One of the best things about modern technology is the ability to track your entire life via photography on your camera phone. Take a tour through your iPhone’s camera roll and see everything you’ve done in the last several months, or more depending on how many pictures you take.
It was and continues to be terribly sad to see our old life and our new life displayed in vibrant color on my phone. I can scroll up 5 swipes (they have to be hard swipes) and see our old world, the family of four. Pictures that were taken less than 24 hours before my son died. The last picture of my son before he fell. My son in the hospital. My son in the PICU. And then the beginning of the new life, with him very obviously missing. It’s awful to have no new pictures of him.
It was more awful before I learned how to get creative. I have dozens of videos of my son on my phone. Every picture and video on my phone is meticulously watched and analyzed over and over again. File that in the “It’s all I’ve got” category. My analysis of the videos includes pausing at various moments to catch micro-expressions that I would never have seen otherwise. Beautiful windows into his little self that would have no doubt gone completely unnoticed forever. I started pausing and then clicking a screen shot, giving me a brand new treasure trove of new pictures. Pathetic, you say? You don’t even know how pathetic things can get over here. My micro-expression project is called a viable solution.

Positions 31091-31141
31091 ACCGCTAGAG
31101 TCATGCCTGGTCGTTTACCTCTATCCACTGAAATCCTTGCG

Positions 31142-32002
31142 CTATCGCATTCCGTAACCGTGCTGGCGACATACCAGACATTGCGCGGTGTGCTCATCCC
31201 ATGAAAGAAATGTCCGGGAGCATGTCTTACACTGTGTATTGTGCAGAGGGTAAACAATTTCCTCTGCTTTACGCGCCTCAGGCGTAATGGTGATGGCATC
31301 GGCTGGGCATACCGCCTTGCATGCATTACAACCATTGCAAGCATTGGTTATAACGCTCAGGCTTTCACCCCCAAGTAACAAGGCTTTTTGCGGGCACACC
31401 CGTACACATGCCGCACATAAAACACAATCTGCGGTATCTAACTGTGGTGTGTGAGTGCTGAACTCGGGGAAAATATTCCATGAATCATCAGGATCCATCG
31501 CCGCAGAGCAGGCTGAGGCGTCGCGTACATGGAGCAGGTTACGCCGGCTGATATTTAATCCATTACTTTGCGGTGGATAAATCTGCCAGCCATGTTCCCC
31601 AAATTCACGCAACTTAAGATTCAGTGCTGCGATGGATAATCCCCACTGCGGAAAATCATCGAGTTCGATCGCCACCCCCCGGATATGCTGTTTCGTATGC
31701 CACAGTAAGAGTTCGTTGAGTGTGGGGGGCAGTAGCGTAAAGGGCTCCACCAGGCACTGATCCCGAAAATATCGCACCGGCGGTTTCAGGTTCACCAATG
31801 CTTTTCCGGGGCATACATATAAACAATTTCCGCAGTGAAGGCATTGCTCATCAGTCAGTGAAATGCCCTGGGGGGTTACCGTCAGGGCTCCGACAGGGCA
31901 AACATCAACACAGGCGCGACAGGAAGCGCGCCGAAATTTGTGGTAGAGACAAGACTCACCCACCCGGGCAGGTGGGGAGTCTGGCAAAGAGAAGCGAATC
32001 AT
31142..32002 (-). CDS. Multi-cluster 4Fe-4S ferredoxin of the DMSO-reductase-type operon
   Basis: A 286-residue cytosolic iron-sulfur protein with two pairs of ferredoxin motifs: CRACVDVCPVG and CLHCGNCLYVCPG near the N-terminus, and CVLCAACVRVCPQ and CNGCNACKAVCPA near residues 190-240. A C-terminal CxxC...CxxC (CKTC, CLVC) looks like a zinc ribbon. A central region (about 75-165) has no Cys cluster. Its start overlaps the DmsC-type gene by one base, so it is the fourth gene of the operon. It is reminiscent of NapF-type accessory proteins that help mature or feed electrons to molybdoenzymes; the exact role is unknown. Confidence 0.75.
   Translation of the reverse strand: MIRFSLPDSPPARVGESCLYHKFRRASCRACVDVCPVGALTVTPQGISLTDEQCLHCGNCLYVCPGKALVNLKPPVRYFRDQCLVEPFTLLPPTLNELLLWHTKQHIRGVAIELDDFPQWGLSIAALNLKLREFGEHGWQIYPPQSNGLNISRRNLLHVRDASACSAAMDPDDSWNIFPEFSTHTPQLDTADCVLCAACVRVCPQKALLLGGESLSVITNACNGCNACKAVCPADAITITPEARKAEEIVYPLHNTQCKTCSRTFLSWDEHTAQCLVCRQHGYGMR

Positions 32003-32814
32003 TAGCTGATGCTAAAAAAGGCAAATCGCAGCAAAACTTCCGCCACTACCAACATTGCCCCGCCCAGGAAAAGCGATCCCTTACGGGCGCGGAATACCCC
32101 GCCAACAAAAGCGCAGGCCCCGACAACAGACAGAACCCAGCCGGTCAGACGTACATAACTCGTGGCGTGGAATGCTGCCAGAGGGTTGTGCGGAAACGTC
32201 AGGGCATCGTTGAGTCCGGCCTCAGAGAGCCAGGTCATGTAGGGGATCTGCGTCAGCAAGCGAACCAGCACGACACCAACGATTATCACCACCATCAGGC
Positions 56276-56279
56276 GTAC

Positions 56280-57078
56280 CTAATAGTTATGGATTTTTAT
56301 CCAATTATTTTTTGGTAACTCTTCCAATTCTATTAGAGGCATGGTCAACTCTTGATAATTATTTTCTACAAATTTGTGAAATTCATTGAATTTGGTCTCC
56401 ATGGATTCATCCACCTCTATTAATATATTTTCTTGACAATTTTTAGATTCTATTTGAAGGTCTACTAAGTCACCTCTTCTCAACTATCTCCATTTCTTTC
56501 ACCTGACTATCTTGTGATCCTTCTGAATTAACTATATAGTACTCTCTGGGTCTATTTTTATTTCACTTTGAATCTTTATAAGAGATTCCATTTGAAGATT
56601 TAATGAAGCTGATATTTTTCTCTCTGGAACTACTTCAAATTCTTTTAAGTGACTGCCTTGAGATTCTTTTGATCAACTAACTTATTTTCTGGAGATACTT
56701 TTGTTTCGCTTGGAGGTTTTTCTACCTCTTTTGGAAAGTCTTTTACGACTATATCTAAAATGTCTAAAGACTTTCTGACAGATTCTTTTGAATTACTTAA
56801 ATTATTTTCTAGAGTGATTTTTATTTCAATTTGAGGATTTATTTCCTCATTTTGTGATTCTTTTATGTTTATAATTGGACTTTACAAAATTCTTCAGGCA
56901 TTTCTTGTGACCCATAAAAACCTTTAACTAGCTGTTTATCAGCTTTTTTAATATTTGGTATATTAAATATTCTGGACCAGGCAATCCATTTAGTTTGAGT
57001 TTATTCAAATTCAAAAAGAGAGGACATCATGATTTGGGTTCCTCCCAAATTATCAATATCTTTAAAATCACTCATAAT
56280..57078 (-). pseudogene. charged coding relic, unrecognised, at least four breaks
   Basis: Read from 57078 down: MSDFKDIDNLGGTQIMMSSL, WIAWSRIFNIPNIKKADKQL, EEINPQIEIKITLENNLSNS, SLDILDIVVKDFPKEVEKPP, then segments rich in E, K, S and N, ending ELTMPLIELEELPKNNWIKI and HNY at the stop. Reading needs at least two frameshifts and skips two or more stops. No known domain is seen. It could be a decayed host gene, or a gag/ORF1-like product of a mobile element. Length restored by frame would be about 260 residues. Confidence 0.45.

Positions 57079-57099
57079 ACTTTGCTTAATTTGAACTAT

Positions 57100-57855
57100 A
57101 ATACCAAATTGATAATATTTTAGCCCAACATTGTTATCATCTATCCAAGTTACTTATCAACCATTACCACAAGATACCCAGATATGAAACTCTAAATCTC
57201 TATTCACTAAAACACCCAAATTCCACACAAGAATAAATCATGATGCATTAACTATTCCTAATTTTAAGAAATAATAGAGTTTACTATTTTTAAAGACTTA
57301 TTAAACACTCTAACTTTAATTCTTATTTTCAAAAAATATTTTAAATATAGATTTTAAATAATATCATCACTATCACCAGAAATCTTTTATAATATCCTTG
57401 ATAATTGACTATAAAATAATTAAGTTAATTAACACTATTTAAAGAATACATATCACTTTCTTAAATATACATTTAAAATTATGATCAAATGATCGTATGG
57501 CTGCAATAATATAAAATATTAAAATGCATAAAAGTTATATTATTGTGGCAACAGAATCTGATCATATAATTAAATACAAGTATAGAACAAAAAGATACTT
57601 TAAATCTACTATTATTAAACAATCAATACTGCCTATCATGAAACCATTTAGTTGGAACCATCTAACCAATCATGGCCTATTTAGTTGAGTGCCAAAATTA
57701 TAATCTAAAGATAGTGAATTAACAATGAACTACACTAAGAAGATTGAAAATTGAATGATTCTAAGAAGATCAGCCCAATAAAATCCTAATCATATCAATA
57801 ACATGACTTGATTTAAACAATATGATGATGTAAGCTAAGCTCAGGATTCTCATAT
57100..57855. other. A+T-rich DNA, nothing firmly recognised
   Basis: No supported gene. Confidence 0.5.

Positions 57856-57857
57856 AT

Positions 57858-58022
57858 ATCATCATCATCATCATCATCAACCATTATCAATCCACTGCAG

On one of my micro-expression journeys I came across a really great new photo of him in a baby bathtub. He has this look on his face that seems to be full of wisdom. It’s impressive to be able to pull that kind of look off when you’re sitting in a plastic bathtub with your hair soaped up and slicked into a mohawk that has lazily fallen to one side. It has become a kind of inspiration for me when I’m at my lowest. It’s like he’s looking at me and saying, “Yep, this sucks, but you have to do it and you’re going to keep doing it because I know you can.” I know the thought that must have been going through his mind was “Mama!” but this expression has given me encouragement to move forward during those times when I feel myself going down the toilet bowl of grief.
I’ll include it here. I think he’d be OK with that.
“Good luck, Captain. We’re all counting on you.”